When I was about 12 I once wandered through a red maple thicket near our house. I had cut several smaller trees the year before, to make walking sticks. The resulting gap let in one golden shaft of sunshine. In that incandescent space, in the middle of the green gloom of mid-summer, was a tall plant with pink mop-topped flowers. I later looked it up and found it was wild bergamot. The pink glowed in the sunlight. I was drawn towards it from across the thicket. As I approached I saw that the flowers were full of bees. Then a hummingbird-like creature flew up and began to hover in the blossoms. I stood transfixed, hardly daring to breathe. It was coal black with rusty wings and a yellow underside. It was soon joined by another, which was salmon pink, with black and yellow wings. On other visits I would find red ones, brown ones, silvery cream colored specimens.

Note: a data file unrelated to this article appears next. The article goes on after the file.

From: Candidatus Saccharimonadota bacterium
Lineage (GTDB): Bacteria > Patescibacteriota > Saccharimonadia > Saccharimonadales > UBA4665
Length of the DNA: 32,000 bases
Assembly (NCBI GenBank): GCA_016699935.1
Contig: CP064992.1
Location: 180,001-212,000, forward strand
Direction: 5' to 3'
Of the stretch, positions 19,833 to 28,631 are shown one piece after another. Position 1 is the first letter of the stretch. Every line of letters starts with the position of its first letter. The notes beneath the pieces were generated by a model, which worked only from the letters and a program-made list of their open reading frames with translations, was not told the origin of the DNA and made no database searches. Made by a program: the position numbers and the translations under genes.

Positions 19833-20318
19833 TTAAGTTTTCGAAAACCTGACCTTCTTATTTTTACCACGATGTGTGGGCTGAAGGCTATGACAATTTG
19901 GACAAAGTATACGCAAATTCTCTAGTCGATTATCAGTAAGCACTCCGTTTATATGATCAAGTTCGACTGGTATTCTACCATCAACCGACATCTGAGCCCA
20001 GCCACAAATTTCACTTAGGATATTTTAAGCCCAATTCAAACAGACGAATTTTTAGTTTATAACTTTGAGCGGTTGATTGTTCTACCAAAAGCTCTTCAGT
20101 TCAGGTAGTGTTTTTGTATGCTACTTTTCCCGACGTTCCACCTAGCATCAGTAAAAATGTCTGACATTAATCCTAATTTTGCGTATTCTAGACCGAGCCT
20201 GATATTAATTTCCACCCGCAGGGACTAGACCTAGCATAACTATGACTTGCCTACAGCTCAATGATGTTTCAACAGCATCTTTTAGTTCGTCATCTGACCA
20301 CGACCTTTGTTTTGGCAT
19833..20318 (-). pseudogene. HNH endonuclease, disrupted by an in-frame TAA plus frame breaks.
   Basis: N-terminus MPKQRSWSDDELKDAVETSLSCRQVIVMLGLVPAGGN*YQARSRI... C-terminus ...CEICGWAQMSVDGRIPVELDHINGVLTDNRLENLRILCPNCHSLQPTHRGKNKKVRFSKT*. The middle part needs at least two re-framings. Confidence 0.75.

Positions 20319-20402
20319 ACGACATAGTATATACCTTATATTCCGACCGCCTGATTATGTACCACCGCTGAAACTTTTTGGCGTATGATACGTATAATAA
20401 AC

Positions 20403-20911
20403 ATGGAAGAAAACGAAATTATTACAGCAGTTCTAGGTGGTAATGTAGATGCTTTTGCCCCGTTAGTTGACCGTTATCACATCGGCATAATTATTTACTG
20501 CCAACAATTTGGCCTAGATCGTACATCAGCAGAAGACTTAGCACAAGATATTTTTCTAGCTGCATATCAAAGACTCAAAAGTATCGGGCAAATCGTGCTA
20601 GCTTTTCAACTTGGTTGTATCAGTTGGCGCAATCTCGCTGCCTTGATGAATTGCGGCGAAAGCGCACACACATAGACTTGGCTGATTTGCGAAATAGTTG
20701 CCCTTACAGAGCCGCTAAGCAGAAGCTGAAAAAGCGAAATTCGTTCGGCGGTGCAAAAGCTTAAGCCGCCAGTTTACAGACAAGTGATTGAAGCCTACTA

They reminded me of the variety of colors I found, as a very small child, on fallen white oak galls. I used to search the lawn every morning for the little velvety balls and line them up in the cracks of our picnic table. (At one point I had over a hundred - a tough counting job for a 5 year old.) They were every warm furry hue imaginable, from umbers through reds and oranges to cream.
I looked the creatures up, eventually. They were hawk moths, a type of sphynx moth. We plant flowers for hummingbirds here in NC, and we get a profusion of these sphingids, as well. I'm amazed that two creatures arrived at this same bizarre form of flight, starting from branches of the evolutionary tree that split over 200 million years ago (vertebrates and insects). Different means of moving the wings, different materials, different mouth and tongue structures, one warm blooded and the other cold blooded, one with skeleton inside and the other outside... In the flower beds we see them come and go, ignoring each other completely. Both captivate me.
Photo above is from Wikipedia article (link above). The flower in this photo is lavendar. Here is a photo of bergamot.